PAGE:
I have not served in the military, but I have had many friends who have served, and still serve. Desertion is one of the most serious offenses in the military code of justice, and everyone who joins the service learns that. It is considered to be a violation of the trust that one service member must have for another. Deserting is not like deciding that you don’t like a job, or you hate your boss, and so you’re going to quit without notice. Not trying him (that is, if there is enough evidence to try him) may be kind-hearted to him, but it is unfair to all those who he served with, and particularly, those who had to go out looking for him. Because they were doing their duty.

      • hamiltonr

        Mary, you’re assuming a lot about Sgt Bergdahl here.

  • hamiltonr

    True. :-)

  • hamiltonr

    Manny, you can’t know that, and this is part of my point. The media has gone at this man without mercy. They are perfectly capable of coordinating anything. That said, why do we need this man’s blood? He’s a pawn in a bit of ruthless politics.

  • hamiltonr

    Well, you get to have your say around here, even when you disagree with the blog author, as you are often crazy and wrong-headed enough to do. :-)

  • hamiltonr

    That’s my point John. Sgt Bergahl is being used to get at the President. The people doing this are too ruthless and amoral themselves to care what the do him — or anyone else, including you, John. If it became useful for them to destroy you, they would. And I have a feeling you would be astonished by how easily people would believe terrible thing about you with no basis.

    Leave Sgt Bergdahl alone. If you want to critique the president, have at it. But the easy way people are ready to jump on the complete destruction of this soldier is downright Pavlovian.

  • hamiltonr

    That’s it Ray. It has so permeated our society that Christians fall in line with it, too.

    “Men and women are treated as objects to be manipulated rather than as persons to be honored. Nihilism is reflected in contemporary culture, for example, in art, music, literature and entertainment. As the result of increasing nihilism, a culture of death is replacing a culture of life.”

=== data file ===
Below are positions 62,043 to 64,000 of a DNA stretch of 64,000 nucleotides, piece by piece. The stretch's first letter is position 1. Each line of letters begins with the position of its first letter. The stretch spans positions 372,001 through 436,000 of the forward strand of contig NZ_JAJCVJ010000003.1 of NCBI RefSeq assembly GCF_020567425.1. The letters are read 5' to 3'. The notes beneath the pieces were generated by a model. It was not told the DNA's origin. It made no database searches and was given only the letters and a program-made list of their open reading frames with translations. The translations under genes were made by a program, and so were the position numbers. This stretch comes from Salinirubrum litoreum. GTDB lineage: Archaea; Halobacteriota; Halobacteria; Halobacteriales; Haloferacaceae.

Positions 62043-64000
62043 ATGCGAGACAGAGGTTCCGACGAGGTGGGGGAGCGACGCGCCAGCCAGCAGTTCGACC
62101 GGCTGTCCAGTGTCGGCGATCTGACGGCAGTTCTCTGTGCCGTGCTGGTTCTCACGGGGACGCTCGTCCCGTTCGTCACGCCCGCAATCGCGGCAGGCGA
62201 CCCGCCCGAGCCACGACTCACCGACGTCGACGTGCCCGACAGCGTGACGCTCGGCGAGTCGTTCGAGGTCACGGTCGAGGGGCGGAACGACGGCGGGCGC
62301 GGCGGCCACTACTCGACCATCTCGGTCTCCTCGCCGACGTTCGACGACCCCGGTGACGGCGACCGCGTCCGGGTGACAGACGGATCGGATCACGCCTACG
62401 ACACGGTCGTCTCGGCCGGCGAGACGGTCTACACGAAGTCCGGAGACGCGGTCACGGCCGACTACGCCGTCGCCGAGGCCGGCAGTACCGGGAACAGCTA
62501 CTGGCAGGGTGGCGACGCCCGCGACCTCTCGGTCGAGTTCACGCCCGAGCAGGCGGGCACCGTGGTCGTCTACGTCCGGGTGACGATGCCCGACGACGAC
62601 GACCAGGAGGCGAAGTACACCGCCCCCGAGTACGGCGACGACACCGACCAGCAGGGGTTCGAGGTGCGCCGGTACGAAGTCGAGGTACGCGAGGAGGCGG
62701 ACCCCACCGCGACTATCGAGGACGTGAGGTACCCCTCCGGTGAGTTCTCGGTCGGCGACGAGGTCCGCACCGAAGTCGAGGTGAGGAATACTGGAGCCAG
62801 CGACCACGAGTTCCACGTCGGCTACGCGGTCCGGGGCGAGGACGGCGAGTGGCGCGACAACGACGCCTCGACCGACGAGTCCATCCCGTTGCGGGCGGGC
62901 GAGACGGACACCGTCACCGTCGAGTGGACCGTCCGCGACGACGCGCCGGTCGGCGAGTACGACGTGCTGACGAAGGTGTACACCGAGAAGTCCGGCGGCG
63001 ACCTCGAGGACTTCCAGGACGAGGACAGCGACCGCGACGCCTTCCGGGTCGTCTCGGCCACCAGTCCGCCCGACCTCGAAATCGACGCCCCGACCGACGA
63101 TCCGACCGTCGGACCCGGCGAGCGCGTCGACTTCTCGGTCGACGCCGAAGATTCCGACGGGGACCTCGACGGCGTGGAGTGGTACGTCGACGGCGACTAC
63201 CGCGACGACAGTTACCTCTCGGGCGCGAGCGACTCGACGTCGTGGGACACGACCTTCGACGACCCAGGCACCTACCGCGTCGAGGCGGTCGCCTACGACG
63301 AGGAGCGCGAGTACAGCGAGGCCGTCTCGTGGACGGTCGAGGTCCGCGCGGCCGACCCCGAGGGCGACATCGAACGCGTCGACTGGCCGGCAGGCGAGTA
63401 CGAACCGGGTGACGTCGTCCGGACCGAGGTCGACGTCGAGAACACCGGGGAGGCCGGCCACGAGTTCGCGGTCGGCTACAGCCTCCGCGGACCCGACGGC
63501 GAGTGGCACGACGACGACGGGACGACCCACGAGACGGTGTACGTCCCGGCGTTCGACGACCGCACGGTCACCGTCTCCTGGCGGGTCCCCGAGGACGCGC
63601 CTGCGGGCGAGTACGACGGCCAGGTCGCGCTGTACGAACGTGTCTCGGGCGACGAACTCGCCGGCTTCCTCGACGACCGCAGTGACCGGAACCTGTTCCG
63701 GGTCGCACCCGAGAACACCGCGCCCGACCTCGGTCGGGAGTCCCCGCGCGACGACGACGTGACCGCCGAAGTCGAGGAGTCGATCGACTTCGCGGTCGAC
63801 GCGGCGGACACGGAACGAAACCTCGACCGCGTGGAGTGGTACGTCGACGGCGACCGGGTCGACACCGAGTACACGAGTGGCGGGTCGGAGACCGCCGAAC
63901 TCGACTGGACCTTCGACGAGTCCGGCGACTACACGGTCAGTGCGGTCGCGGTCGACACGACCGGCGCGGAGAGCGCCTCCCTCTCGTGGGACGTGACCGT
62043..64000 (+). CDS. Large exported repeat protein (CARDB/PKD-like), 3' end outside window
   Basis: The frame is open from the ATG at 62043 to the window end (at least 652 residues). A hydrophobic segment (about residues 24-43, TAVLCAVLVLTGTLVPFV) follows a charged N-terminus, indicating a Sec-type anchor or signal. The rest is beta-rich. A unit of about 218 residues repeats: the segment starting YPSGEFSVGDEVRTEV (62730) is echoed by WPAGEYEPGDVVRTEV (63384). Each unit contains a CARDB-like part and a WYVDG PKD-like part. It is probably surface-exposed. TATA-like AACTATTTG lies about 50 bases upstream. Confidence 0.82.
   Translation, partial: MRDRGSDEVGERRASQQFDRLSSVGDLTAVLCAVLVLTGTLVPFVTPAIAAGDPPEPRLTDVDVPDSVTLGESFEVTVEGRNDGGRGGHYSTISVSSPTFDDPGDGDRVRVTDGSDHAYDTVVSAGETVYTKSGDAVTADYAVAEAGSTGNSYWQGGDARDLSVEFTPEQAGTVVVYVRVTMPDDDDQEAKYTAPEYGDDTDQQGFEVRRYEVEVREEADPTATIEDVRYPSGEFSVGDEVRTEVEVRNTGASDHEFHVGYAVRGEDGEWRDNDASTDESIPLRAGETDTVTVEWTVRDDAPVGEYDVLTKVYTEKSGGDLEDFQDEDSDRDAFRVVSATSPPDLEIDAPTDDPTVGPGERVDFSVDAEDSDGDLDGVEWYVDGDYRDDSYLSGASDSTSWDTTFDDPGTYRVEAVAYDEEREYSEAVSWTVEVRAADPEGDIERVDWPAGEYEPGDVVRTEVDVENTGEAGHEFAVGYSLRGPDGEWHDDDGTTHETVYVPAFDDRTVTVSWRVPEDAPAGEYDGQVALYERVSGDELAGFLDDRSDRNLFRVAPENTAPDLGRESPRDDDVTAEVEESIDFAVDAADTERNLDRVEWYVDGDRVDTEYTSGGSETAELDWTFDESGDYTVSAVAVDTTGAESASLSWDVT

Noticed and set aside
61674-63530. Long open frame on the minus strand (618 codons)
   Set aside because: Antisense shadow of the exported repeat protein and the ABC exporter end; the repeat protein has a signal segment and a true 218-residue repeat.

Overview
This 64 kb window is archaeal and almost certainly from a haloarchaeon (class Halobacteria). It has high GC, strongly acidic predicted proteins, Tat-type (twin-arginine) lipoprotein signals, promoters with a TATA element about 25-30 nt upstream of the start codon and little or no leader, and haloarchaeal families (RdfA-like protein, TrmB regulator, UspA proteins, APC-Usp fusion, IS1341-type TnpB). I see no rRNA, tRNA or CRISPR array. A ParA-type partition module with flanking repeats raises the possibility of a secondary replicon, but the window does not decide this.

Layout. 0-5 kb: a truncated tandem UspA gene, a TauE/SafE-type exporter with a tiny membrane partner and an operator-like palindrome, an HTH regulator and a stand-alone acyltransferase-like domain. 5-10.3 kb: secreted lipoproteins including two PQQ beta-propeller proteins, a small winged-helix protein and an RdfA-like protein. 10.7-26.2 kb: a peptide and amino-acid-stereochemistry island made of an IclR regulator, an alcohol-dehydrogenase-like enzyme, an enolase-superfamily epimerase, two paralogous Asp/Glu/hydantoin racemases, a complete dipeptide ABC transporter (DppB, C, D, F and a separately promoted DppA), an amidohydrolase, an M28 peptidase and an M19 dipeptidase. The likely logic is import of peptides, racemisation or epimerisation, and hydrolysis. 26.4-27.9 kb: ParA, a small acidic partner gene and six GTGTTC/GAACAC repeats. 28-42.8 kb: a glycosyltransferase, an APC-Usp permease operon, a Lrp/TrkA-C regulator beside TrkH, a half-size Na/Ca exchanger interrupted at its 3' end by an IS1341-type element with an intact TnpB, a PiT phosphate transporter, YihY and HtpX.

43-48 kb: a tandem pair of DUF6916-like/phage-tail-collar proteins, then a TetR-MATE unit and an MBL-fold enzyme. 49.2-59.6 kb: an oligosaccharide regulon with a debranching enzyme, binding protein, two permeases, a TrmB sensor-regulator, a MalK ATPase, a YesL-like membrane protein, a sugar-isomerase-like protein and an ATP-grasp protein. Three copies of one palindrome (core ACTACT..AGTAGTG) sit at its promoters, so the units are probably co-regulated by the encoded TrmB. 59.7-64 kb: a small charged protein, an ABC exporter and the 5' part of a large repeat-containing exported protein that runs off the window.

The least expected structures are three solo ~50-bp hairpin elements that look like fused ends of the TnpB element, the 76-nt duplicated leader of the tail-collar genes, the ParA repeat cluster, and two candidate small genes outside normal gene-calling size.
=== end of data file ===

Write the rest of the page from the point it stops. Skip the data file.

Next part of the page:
• hamiltonr

    I have a relative by marriage who did the Bataan Death March and then served out the war in a Japanese prisoner of war camp. When he got home, they gave him his back pay and put him on a bus for Kansas (where his family lived.) It turned out he had serious health problems, including malnutrition and pneumonia.

    We were much kinder to the Viet Nam POWS, but it appears we’ve moved it down to the basement with how we’re treating Sgt Bergdahl.

    • AnneG

      From what I understand the reintegration process is longer now than in Viet Nam. They think time to decompress is necessary to allay and prevent PTSD. They are also doing some of the Army’s investigation, probably. The guy who defected to Hamas was in treatment for more than a month, I think two.

      • hamiltonr

        I know two former soldiers, one a Marine who served in Afghanistan, and another a Navy Seal who did Iraq and elsewhere. They both saw combat and were injured. They have long-term problems because of the experiences they had.

    • pagansister

      My Dad served in WWII, but by a quirk of fate, he didn’t see combat even though he was overseas. I think that perhaps we as a country have finally learned that those serving in the military in combat have problems not just physically but mentally, now called PTSD, but in other times different names—shell shock, etc. were used and the thought is that “men” could handle things even though they had been in horrible circumstances. I’m sorry your relative was discharged so quickly without proper medical attention. That is awful. He certainly went through hell. My Dad really never talked about his experiences, nor did my uncle who was wounded and was discharged early. My nephew was in Iraq, 2 tours, and left the military after his time was up. He doesn’t talk about his experiences either, which were awful, seeing things that most of us never will see. He is now gainfully employed and has a wife and 2 children. I’m just glad that we now seem to recognize that combat causes damage to not just the body but mind. At this point we have no idea what Bergdahl went through and as hard as it can be, this needs to be played out slowly and carefully. The politics involved in this is sad.

  • hamiltonr

    This is over the top, but I’m going to allow it anyway. If anyone would like to reply, please try to bring the discussion down to normal decibels.

  • http://outsidetheautisticasylum.blogspot.com/ Theodore Seeber